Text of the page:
Jenna Crowder ’09 is an artist who works in installation, curating, and writing. She earned her BFA in Sculpture at MECA and has worked internationally on public and collaborative art projects. Jenna is currently a member of the Portland Public Art Committee and is a member artist at Pickwick Independent Press. She is the co-founding editor of the online arts journal The Chart.
Header: Drew Hodges, adjunct instructor of Graphic Design, leads a critique of posters in his Design Studio class. Photo by Kyle Dubay ’18.
Images Above, Top to Bottom:
Dennis Ross, president of WJZP 107.9, a local jazz radio station, was interviewed by students as part of MECA’s Documentary Storytelling class. Photo by Tia Doering ’20.
Students in Drew Hodges’ Design Studio class also worked with him on a rebranding project for WJZP. Jill Duson, who serves on the Portland City Council, was interviewed by students as part of MECA’s Documentary Storytelling class. Photo by Candice Gosta ’20.
This One Book, Many Conversations 1984 poster, designed by Kirk Simpson ’18, was selected to promote local community programming for the initiative.
Our goal is to have every student come to visit every exhibit, get to know the curators, be immersed in contemporary art, get to know the artists, and participate in conversations.
Erin Hutton ’98 is the Director of Exhibitions and Special Projects at the Institute of Contemporary Art (ICA) at MECA. In this interview, she reflects on the rich legacy of the ICA and her vision going forward.
Tell us a little bit about the background and legacy of the ICA.
Jennifer Gross was the first director of the ICA when it opened in the Porteous Building back in 1997. The vision at the time was to be a premier art space focused specifically on contemporary art, as there was nothing comparable in Portland then. David Ireland was the first artist to be showcased, and his dedication to working with students and interns helped to launch the premiere exhibit. The ICA directors, who also served as curators, have gone on to accomplish incredible things in the art world. Gross is currently the deputy director for curatorial affairs and chief curator at the deCordova Sculpture Park and Museum in Lincoln, Massachusetts. Mark Bessire is the director of the Portland Museum of Art in Maine, Cindy Foley serves as the executive deputy director for learning and experience at Columbus Museum of Art in Ohio, Toby Kamps is the director of the Blaff er Art Museum at the University of Houston, Daniel Fuller is the curator at the Atlanta Contemporary Art Center, and Lauren Fensterstock is an assistant professor in MECA’s MFA Program and a practicing artist. All kinds of school groups visit the ICA and use our exhibitions as part of their classroom experiences. We have programs that focus on youths, K-12, and other groups from colleges such as Bates, the University of Southern Maine, and Southern Maine Community College. We’re free and open to the public, so we really provide a service to the community.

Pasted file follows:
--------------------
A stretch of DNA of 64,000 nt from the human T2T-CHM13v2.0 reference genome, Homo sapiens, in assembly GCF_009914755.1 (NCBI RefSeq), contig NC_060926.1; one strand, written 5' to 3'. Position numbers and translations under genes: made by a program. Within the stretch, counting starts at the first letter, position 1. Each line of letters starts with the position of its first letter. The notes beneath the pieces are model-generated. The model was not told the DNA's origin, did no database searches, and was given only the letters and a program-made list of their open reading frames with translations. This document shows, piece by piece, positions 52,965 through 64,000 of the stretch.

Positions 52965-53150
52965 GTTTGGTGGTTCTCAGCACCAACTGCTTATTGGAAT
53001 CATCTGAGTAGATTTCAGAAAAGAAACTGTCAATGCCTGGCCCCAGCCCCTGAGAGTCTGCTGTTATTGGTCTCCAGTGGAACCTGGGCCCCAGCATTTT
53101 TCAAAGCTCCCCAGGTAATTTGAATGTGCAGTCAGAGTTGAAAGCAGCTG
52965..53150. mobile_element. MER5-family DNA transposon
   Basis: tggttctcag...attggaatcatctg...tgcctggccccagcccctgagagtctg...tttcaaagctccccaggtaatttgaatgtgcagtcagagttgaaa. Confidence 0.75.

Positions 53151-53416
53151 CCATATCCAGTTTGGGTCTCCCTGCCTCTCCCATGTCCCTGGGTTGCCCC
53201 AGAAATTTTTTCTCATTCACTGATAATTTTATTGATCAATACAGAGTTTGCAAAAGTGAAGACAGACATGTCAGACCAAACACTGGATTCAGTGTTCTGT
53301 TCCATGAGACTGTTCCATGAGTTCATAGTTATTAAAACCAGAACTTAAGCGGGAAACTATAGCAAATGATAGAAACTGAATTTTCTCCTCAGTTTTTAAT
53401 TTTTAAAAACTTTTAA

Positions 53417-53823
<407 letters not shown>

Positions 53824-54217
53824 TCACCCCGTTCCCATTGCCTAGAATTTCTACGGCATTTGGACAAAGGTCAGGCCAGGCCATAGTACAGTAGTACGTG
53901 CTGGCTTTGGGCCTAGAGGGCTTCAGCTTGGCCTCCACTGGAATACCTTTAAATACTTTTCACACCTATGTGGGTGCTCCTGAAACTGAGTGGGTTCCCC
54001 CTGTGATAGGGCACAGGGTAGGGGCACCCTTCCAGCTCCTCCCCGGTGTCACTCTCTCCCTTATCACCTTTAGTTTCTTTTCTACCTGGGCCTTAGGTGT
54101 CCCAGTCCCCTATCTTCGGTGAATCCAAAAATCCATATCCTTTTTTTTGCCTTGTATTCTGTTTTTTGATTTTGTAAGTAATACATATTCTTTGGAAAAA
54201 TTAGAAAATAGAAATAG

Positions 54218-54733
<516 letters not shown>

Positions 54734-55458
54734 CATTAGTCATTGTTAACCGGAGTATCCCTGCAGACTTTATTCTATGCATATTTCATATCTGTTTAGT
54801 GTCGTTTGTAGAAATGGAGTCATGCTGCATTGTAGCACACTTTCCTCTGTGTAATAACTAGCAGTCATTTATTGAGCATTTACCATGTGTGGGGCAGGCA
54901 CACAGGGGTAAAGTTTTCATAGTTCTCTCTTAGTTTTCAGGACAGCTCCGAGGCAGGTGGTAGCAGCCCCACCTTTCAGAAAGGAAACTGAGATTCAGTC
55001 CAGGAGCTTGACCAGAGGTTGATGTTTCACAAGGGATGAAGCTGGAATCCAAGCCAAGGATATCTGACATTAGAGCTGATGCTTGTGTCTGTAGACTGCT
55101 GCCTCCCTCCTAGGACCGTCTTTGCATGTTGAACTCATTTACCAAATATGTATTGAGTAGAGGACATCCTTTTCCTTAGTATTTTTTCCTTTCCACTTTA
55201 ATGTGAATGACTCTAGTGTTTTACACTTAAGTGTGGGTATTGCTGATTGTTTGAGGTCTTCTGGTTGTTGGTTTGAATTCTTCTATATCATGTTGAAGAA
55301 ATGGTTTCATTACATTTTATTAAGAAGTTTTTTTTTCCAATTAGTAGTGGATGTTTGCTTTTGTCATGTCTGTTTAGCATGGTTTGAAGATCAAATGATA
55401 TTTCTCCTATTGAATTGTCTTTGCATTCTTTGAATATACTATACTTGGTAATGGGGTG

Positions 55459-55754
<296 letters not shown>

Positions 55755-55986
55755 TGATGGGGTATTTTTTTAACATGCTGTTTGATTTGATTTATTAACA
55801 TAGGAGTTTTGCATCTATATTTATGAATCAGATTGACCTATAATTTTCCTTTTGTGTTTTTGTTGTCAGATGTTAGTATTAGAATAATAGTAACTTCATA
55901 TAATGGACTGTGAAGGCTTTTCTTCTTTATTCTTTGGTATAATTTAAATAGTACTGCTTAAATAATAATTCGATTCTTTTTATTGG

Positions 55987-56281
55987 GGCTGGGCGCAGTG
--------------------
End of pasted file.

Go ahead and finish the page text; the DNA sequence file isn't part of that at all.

What is your current vision?
Having been given this opportunity to honor the vision and legacy of the people who were here before me, I plan to move the ICA forward with a flexible curatorial model that will allow new voices to be included in this progressive, contemporary art space for years to come. My current vision is to really take off with this new model that allows me to be nimble and flexible through identifying and working with guest curators. At any one time, I can be working with nine different curators with nine different visions and levels of expertise. We provide a platform in an amazing facility to honor, support and promote a curator’s vision and what they want to produce. The ICA is always changing and continuously evolving. We don’t overschedule, allowing us to include an exhibit that needs to take place because of a current climate or that addresses a social or global issue. But we can also schedule out two years in advance and give curators and artists valuable time to create work, for which they are grateful. In 2017, as we celebrate our 20th anniversary, I see the ICA evolving to have a deeper connection to not only the local community but the global community as well, through digital communication. Powerful and poignant exhibits can be seen years later and through different types of media.
The ICA is always changing and continuously evolving.
How do the exhibits and projects impact MECA’s students and the curriculum?
The ICA has never lost sight of the educational component of this space that ties directly to the curriculum and vice versa, with some exhibitions layered into the curriculum itself. In fact, the ICA is used as a laboratory space for many classrooms, including MECA’s Master of Arts in Teaching (MAT) Program. Our goal is to have every student come to visit every exhibit, get to know the curators, be immersed in contemporary art, get to know the artists, and participate in conversations. Otherwise we could be like any other place. We are unique. Any student interested in working in a gallery or museum can train in the ICA through internships, employment, and hands-on experiences through curatorial practices, learning how an exhibition is put together from beginning to end, which is vital to them. They get real-world experience and deep dive into the exhibition process. MECA’s visiting artist committee is a link between the curriculum and exhibition roster. We work with faculty to produce curated exhibits, and we work with students and alumni who participate in exhibits. We’ve had interactive projects through MECA’s Public Engagement Program and we occasionally showcase student work in our front gallery through a vetted proposal process. In addition, the ICA manages all the exhibitions on campus.